WARSAW (Thomson Reuters Foundation) – A spate of disasters in the Philippines that has caused substantial damage to agriculture, infrastructure and the economy, as well as a huge loss of lives, has underlined the need for stronger disaster management efforts and action to address climate change, experts said.
In the aftermath of Super Typhoon Haiyan, which killed more than 5,000 people in the central Philippines and left many thousands more homeless, climate and disaster experts said disaster preparedness need to be scaled down to the local level and long-term solutions found to avert devastation worsened by climate change.
Severe typhoons like Haiyan may be the "new normal" for the region, said Simon Allen from the University of Bern in Switzerland, one of the authors of a recently published Intergovernmental Panel on Climate Change (IPCC) report. He told Thomson Reuters Foundation at the UN-backed climate talks in Warsaw that “the global frequency of tropical cyclones will change little (as a result of climate change) but the frequency of the most intense cyclones will increase in some regions.”
The Philippines, a low-lying country of over 100 million people, faces threats from more intense typhoons, dramatic changes in rainfall patterns, sea level rise, and increasing temperatures as a result of man-made climate change, experts said.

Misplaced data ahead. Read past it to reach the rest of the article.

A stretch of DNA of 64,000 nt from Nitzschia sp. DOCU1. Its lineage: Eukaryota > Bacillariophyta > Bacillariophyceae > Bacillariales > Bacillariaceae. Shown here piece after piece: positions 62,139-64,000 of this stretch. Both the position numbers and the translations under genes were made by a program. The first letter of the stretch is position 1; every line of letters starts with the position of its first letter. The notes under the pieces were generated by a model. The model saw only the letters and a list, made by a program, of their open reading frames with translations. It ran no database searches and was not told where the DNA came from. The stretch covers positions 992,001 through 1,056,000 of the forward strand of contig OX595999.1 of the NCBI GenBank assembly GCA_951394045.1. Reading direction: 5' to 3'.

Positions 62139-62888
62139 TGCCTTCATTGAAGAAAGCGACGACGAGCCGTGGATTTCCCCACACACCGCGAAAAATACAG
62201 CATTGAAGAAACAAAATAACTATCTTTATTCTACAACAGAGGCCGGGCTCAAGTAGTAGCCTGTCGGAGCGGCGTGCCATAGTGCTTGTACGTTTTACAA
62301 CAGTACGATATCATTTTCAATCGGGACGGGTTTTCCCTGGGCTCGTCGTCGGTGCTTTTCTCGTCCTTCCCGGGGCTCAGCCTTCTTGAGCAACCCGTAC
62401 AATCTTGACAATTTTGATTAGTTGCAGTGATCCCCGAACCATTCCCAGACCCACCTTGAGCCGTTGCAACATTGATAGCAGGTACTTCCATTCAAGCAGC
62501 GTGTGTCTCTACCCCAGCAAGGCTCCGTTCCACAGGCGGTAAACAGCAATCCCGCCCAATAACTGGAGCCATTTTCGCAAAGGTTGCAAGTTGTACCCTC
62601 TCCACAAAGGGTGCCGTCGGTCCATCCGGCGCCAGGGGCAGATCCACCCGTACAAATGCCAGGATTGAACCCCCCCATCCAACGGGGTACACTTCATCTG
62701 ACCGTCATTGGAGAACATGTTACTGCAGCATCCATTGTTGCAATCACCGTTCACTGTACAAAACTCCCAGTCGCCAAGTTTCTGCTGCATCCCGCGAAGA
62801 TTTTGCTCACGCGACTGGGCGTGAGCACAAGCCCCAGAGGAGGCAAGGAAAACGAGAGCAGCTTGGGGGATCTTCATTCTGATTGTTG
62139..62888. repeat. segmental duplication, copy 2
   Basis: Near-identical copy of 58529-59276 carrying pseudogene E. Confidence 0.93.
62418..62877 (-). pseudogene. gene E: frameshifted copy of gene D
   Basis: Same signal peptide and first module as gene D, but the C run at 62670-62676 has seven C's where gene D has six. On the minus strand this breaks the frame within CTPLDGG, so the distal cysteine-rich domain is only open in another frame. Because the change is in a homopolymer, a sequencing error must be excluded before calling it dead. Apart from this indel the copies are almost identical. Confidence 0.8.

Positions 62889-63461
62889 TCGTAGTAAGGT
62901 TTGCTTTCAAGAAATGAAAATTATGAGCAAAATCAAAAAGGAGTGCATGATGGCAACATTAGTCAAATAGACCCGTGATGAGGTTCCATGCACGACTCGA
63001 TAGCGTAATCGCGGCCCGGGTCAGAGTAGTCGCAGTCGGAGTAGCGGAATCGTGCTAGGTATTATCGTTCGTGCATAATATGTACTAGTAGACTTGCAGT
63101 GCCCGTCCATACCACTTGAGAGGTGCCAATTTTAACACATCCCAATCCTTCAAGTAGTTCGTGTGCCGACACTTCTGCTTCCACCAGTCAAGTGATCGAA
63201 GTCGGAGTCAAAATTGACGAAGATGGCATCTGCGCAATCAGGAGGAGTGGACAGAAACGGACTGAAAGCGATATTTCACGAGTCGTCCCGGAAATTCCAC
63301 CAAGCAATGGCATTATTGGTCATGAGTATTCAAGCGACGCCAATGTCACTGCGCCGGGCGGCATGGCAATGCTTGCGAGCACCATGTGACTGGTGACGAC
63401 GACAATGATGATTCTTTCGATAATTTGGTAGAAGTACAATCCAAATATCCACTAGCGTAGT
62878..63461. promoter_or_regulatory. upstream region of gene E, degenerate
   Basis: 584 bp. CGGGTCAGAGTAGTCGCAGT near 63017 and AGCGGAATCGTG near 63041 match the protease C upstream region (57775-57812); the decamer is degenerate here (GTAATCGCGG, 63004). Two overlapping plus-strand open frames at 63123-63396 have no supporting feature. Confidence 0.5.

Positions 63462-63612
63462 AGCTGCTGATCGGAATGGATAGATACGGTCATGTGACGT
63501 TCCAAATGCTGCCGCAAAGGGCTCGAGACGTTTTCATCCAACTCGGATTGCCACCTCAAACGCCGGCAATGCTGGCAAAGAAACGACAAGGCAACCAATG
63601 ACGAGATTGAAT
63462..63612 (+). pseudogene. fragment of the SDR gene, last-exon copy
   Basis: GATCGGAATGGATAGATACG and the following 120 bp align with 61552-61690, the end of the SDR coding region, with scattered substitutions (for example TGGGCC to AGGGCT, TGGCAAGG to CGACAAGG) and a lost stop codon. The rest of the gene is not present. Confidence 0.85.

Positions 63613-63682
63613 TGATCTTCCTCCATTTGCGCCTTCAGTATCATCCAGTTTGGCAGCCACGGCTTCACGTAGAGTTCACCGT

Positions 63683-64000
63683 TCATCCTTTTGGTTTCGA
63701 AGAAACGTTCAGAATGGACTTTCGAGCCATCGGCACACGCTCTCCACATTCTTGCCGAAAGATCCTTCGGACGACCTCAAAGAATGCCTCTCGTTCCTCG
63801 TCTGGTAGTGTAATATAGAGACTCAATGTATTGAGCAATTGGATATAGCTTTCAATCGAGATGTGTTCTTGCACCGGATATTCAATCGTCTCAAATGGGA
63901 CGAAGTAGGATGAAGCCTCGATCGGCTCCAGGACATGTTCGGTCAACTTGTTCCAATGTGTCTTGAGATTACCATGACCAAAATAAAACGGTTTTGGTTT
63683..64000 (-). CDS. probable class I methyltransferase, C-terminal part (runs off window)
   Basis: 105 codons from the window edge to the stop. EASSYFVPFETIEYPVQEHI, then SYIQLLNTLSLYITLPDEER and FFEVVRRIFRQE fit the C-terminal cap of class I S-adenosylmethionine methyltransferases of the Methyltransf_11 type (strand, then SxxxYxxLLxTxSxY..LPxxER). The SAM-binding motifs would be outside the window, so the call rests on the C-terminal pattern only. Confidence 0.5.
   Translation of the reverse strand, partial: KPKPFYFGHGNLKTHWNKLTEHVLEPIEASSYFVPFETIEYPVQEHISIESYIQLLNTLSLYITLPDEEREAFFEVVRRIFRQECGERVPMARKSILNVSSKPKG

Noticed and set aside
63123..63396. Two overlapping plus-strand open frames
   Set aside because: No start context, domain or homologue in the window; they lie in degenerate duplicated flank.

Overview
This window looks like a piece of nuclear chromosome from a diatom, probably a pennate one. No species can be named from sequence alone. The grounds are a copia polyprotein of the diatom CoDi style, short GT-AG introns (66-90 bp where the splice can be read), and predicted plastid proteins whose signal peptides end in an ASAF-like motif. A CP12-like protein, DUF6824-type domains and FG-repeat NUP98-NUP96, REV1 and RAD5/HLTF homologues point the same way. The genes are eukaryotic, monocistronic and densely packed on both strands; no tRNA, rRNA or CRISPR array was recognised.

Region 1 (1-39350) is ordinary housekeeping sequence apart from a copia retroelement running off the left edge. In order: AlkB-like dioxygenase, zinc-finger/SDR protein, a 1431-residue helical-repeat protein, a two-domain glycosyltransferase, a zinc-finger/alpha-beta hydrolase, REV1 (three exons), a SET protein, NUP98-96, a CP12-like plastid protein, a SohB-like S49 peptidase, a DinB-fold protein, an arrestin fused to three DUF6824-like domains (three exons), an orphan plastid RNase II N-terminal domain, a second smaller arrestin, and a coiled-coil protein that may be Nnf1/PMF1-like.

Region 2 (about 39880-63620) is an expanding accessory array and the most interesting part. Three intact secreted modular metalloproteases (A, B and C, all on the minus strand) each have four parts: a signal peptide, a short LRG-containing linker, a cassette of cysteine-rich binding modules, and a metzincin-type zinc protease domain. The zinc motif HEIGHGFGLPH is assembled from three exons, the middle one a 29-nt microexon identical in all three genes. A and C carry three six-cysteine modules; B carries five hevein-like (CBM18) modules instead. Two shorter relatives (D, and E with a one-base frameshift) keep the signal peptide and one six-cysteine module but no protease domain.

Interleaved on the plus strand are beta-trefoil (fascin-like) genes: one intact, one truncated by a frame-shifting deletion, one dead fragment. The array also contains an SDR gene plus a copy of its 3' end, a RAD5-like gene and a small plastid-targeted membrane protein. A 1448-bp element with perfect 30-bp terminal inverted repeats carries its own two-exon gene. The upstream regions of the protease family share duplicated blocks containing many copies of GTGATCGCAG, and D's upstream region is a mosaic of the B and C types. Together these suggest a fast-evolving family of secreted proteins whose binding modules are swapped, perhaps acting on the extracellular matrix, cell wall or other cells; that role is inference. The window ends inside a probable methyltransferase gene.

“There is a need for us to seriously look at our adaptation options to prepare for more, fiercer typhoons, floods, droughts and sea-level rise,” said Rosalina De Guzman, chief of the climate data section of the Philippine Atmospheric, Geophysical and Astronomical Services Administration.
De Guzman warned in an interview that climate projections for 2020 and 2050 are even grimmer with the dry season to become drier and the wet season wetter. Days of heavy rainfall will continue to increase in number in most part of the Philippines, she said, as will days of hot weather with maximum temperatures exceeding 35 degrees Celsius.